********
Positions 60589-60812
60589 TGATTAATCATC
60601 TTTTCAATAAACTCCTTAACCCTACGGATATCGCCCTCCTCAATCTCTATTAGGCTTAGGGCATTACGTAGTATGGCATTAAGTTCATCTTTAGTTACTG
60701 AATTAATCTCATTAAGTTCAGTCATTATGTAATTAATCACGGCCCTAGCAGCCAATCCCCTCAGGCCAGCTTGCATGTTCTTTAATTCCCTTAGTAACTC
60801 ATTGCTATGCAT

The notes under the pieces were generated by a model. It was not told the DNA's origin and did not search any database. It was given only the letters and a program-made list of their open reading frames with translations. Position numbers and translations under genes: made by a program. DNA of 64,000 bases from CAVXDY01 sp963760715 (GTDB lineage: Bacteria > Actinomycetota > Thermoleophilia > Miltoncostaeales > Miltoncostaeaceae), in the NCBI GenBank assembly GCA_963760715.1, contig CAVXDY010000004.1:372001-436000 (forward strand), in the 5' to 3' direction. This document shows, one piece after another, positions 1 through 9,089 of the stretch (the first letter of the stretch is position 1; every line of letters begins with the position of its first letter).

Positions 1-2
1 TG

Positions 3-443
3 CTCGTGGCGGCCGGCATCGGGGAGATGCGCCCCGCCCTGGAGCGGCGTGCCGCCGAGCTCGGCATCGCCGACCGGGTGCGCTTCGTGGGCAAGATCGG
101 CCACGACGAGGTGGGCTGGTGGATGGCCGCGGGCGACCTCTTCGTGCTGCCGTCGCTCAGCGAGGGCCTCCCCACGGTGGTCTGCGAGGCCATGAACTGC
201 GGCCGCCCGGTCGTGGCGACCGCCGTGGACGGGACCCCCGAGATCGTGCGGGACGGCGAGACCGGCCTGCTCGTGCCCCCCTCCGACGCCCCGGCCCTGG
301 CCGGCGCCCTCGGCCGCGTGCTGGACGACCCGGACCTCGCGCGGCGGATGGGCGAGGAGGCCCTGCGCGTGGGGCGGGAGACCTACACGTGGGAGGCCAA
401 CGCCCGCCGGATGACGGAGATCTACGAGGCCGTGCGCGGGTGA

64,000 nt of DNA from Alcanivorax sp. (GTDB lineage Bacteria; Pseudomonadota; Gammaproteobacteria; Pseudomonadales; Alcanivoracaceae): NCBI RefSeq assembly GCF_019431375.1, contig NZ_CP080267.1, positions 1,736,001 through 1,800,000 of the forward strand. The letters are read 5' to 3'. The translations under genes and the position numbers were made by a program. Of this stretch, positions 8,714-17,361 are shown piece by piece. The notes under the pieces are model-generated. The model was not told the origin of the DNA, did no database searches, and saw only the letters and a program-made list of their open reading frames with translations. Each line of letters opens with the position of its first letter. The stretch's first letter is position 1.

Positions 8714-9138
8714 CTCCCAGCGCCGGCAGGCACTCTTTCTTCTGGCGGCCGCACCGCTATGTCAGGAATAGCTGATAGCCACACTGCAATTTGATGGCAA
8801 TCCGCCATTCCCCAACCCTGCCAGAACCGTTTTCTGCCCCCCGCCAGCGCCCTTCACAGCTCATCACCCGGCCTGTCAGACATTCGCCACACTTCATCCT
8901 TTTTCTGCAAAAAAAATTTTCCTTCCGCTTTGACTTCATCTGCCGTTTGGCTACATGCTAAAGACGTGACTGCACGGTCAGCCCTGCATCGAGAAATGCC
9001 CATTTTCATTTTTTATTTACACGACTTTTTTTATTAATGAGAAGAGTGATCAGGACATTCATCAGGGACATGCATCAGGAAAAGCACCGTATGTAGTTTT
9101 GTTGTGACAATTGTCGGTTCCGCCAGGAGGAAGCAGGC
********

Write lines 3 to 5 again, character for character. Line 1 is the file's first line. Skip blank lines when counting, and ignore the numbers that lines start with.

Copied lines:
60601 TTTTCAATAAACTCCTTAACCCTACGGATATCGCCCTCCTCAATCTCTATTAGGCTTAGGGCATTACGTAGTATGGCATTAAGTTCATCTTTAGTTACTG
60701 AATTAATCTCATTAAGTTCAGTCATTATGTAATTAATCACGGCCCTAGCAGCCAATCCCCTCAGGCCAGCTTGCATGTTCTTTAATTCCCTTAGTAACTC
60801 ATTGCTATGCAT